Three-point lighting will serve you well if you want to make YouTube videos, promo videos, webinars, and much more!
Step 4: Choose your light color temperature
Not all lights are created equal. Based on the type of bulb, lights can appear “cooler” or “warmer” on camera. The human eye perceives this difference, too.
Consider how a doctor’s office looks (cool fluorescent light) compared to a comfortable living room setting. Warmer light typically has more yellow color, which cooler light has more white or light blue tones.
This concept is called color temperature, and can be measured on a scale of kelvin (see image below.)
As we stated earlier, it’s best not to mix lights of different color temperatures. I suggest finding daylight color bulbs, which is around 5000K.
For LED, it’s helpful to be able to adjust the color by temperature to ensure even coloration. Mixed temperatures can lead to improper color balance, which can lead to unnatural-looking footage.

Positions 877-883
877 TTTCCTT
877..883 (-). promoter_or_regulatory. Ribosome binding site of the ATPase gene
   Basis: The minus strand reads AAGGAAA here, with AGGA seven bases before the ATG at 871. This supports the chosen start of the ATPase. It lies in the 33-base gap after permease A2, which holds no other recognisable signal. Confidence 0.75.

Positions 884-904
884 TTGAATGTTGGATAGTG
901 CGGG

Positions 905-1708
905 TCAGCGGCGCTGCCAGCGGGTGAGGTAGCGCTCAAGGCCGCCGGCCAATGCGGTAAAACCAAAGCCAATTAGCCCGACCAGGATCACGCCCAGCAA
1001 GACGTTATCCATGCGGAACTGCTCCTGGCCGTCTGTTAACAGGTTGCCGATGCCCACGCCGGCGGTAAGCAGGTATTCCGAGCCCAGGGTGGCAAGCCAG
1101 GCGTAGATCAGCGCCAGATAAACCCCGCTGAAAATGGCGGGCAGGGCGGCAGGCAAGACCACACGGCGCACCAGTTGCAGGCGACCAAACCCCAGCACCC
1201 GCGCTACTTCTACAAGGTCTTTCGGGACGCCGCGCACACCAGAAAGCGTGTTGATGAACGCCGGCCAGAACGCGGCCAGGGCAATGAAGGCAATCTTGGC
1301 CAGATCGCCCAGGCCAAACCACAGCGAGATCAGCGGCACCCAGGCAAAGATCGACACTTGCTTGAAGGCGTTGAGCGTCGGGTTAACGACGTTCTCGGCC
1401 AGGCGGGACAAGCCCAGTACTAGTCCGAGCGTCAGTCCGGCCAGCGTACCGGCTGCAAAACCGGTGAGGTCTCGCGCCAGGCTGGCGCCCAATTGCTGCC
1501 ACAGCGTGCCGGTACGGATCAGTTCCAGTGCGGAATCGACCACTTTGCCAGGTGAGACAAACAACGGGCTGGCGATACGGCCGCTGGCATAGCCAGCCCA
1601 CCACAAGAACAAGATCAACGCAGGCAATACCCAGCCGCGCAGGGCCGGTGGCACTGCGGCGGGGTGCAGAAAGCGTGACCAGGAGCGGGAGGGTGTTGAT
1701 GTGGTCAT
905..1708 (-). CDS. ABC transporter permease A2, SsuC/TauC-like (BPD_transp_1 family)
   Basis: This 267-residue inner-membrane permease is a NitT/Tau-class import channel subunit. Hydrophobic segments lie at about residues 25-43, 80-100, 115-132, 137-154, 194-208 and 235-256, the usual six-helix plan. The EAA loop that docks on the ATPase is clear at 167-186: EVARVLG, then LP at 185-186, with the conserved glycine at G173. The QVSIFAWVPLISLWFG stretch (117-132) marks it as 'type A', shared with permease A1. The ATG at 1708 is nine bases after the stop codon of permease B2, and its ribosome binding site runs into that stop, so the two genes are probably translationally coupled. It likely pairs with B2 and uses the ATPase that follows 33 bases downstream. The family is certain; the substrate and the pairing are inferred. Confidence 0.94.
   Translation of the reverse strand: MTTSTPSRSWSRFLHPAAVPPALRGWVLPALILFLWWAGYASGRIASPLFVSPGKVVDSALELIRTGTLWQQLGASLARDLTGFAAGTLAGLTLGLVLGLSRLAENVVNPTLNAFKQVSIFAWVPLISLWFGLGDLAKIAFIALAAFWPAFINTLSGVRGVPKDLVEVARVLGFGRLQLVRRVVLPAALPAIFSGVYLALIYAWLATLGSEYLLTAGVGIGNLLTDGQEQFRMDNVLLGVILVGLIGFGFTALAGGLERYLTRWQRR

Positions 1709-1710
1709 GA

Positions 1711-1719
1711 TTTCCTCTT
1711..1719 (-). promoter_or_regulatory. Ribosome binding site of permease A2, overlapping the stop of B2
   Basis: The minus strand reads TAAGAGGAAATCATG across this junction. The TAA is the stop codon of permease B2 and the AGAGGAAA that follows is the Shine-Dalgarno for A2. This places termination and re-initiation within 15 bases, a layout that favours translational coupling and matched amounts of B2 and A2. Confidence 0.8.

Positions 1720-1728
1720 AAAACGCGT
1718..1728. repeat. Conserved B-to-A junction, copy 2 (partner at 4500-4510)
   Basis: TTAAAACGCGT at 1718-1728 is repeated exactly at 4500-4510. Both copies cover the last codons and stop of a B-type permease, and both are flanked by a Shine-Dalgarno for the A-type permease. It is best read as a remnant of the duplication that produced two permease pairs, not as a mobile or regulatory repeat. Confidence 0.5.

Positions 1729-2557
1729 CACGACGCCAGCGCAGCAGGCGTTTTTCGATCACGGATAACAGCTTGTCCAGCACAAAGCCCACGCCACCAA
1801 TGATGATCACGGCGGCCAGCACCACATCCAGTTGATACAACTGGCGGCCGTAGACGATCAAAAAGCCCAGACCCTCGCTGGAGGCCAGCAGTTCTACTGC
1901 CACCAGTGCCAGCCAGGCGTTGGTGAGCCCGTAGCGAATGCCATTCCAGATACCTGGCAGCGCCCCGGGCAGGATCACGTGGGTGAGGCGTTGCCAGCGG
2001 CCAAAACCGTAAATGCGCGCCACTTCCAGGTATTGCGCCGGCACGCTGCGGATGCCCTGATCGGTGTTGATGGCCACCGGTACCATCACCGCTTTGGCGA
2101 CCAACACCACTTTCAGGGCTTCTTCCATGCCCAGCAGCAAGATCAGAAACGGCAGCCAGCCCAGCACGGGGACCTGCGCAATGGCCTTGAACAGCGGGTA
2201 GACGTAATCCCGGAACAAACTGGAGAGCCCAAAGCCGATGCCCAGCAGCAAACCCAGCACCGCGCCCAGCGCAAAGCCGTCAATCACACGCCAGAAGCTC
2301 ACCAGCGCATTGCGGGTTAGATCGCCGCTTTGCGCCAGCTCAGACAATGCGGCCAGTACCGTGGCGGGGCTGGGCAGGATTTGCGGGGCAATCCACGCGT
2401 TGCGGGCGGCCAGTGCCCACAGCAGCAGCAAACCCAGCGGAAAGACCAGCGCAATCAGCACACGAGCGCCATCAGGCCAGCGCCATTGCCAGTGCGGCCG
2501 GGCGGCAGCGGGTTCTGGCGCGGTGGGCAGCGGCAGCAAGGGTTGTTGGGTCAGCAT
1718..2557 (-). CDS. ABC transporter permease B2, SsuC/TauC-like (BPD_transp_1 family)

Step 5: Look out for glare
Glare on glasses can be a big issue, especially with fixtures that have harder, more direct light.
You can often fix it by raising up your lights higher on their stands. If you have someone who can assist, have them raise the lights while you look through the camera viewfinder until the light is no longer visible in the glasses lens.
If raising the lights doesn’t help, try moving your key and fill lights farther out, while keeping them relatively equal to one another.
In the three-point lighting image above, your key would be closer to 3:15, and your fill would be 8:45.
If your subject is comfortable with removing their glasses, that’s always a good last resort, but certainly not always an option — especially if they’re reading from a teleprompter.
It’s best to accommodate your shooting subject as best you can before asking them to adjust their appearance for a technical reason.
With the basics down, feel free to experiment with lighting that works for you. If you don’t get it right the first time, don’t be discouraged! Like many other things, lighting takes practice to achieve consistent results. Keep at it, and you’ll be an expert in no time!
For a more in-depth video walkthrough of the lighting process, check out this course from TechSmith Academy.
Frequently asked questions
Editor’s Note: This post was originally published in 2017 and has been updated for accuracy and comprehensiveness.